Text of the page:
Brad Childress fumbles coach's role

Quick, someone get Brad Childress a Vikings media guide. He's clearly forgotten who he is, and a review of the glossy publication will show him that his bio is in the front, not the back. Maybe then he will understand that his job is to be the boss and not some whiny night watchman who pitches a fit every time someone leaves a half-eaten burger on his desk at shift change.

Mr. Childress, sir, you are Brett Favre's supervisor. You are the one who decides who plays and who doesn't, and if you didn't want a quarterback who treats your play calls as broad suggestions, you should have called off that three-Vike posse that traveled deep into Wrangler Country like an extraction team to pull Favre from the swamp and deliver him to your offense.

And since you are the one whose won-loss record is being besmirched here, you should understand the situation. If it was your goal to play ball-control offense and win the almighty battle of field position (has there ever been a more boring battle in history?), you should not have pinned your hopes on a guy whose random flings have so often found their way into the waiting -- and running -- hands of the opposition. In fact, Favre's ability to send opponents into the end zone is a matter of NFL record.

It's a big give-and-take with Favre, as you should well know. The good has always been worth the bad, until this year. Right now, to put it in Favre terms, he's givin' a lot more than he's takin', and if you're going to ascend the podium after every game with the mad-on you had Sunday night, it's probably best if you just tell the ol' just-having-fun gunslinger that it's someone else's turn to hand off to Adrian Peterson and position the team for the best possible punt.

Because it ain't gettin' better anytime soon. There's a good chance Brett's done, for good this time, and those of us old enough to remember watched Favre hobble off the field Sunday night and thought two things: 1) Namath the Ram, and; 2) Mays the Met. It's the look of the broken athlete who knows it'll never get fixed again.

You've been presented with a rare opportunity to make it work and not look like the bug-eyed maniac of Sunday night. Favre's ankle injury gives you the best possible excuse. No one would fault you for telling Favre it's best if he rests up this week against New England, streak or no streak, to make sure his ankle and his mind are ready for the long slog ahead.

If you handle it right, if you say the right thing in the right tone, you might even come across as compassionate, or at least capable of compassion. Given what we saw Sunday, though, when you went off like a spurned child saying "you can't throw it to them," and "you can't give seven points going the other way," and "sometimes it's OK to punt the football," it's probably unlikely that you can pull it off. Amazingly, you made Favre into a sympathetic figure. At this point in time, given everything that's happened on and off the field, that's almost as impressive as a quarterback who starts 315 consecutive games (including playoffs).

(As an aside, let's give Chilly this one: Just what is a catch, and how in the world did something that is self-evident to every fifth-grader become so convoluted? How many ways can the act of catching -- or not catching -- a football be defined? Can't it go back to being "Guy has the ball long enough?" Because that's what it should be. The feet inbounds I get. The bobbling stuff I get. But not the Visanthe Shiancoe thing from Sunday night. He caught the ball. I don't care what end of the ball he caught; the ball was in his hands and not moving from the time it hit his hands to the time he landed on the ground. Catch. Touchdown. Kick the extra point.)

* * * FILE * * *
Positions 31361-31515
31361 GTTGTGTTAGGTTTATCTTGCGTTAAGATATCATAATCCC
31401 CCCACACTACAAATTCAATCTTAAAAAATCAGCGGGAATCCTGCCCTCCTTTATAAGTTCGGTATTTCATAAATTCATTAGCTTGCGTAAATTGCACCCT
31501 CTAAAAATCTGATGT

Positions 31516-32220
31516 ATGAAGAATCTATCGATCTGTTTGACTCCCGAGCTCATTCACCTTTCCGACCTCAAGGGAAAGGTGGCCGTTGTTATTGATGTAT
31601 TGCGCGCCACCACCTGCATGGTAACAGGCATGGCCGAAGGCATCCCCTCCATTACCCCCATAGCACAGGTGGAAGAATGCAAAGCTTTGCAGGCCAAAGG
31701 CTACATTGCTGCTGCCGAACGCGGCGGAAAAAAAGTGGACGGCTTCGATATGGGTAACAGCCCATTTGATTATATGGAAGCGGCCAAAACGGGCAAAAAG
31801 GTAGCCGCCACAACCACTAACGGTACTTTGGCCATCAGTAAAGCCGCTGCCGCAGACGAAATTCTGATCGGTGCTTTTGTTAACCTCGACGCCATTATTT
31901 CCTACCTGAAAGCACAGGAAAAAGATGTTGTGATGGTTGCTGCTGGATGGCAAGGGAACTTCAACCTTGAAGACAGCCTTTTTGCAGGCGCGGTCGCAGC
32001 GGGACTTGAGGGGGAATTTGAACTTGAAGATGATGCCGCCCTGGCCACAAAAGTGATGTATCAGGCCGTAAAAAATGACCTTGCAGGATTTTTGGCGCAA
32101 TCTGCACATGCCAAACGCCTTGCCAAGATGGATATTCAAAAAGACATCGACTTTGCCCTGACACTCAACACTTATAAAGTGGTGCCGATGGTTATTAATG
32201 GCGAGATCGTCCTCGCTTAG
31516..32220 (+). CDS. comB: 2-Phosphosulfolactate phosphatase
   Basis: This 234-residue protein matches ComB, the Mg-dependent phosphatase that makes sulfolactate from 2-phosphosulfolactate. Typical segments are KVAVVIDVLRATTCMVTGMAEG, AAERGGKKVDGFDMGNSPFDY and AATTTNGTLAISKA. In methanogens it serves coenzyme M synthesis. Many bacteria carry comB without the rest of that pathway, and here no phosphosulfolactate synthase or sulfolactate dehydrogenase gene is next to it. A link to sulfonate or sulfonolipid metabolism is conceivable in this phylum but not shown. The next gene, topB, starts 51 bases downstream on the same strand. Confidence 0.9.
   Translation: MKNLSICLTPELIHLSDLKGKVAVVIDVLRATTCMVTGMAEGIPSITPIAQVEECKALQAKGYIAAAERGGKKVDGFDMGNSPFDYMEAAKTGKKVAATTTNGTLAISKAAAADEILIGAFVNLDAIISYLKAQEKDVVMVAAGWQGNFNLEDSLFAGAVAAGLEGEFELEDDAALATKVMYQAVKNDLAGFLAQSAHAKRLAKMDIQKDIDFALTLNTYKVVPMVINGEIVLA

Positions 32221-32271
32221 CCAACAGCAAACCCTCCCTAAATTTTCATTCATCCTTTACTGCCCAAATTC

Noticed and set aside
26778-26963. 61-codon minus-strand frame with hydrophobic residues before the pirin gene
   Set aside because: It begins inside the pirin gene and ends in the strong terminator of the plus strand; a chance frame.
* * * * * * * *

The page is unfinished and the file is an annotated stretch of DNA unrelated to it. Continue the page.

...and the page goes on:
But when you stood there and said, essentially, "The quarterback shouldn't throw the ball to the other team in a position where the other team can run the ball across the expanse of green grass and into the end zone," it was similar to a manager going out to the mound after his pitcher has walked five straight and yelling, "Throw strikes!"

There's a decent chance the pitcher knows that it's better to throw strikes, the same way Favre knows he's not supposed to throw it to the other team. But if the pitcher continues to walk hitters, or Favre continues to throw passes to the wrong uniform, you can't just stand back and say he shouldn't do that. Check the media guide: Head coach, right? The power is yours.

On Monday, Chilly, you were a little more rational, although it's hard to imagine, as you suggested, that Favre's ego will be brought down to earth after his performance and your subsequent reaction. Remember this about Favre: What he took out of that game wasn't the stuff you were ranting about; no, what he took away from that game was that he was an overturned replay call away from stealing one from the Packers on his last night in Lambeau. You should know that about this guy by now, too.

But if you let it get ahead of you, the mythology will run rampant. There will be more of the glorification with the John Facenda voice-over -- "A mere mortal couldn't play, of course, but this man is no mere mortal" -- and then you might as well start carping about the half-eaten burger.

And you know the thing about Favre? He could probably go out and play, but if he looked like he did after the injury Sunday, you'd be better off running the Wildcat offense with Kevin Williams taking the snaps.

At least he'd know it was OK to punt.

ESPN The Magazine senior writer Tim Keown co-wrote Josh Hamilton's autobiography, "Beyond Belief: Finding the Strength to Come Back," which is available on Amazon.com. Sound off to Tim here.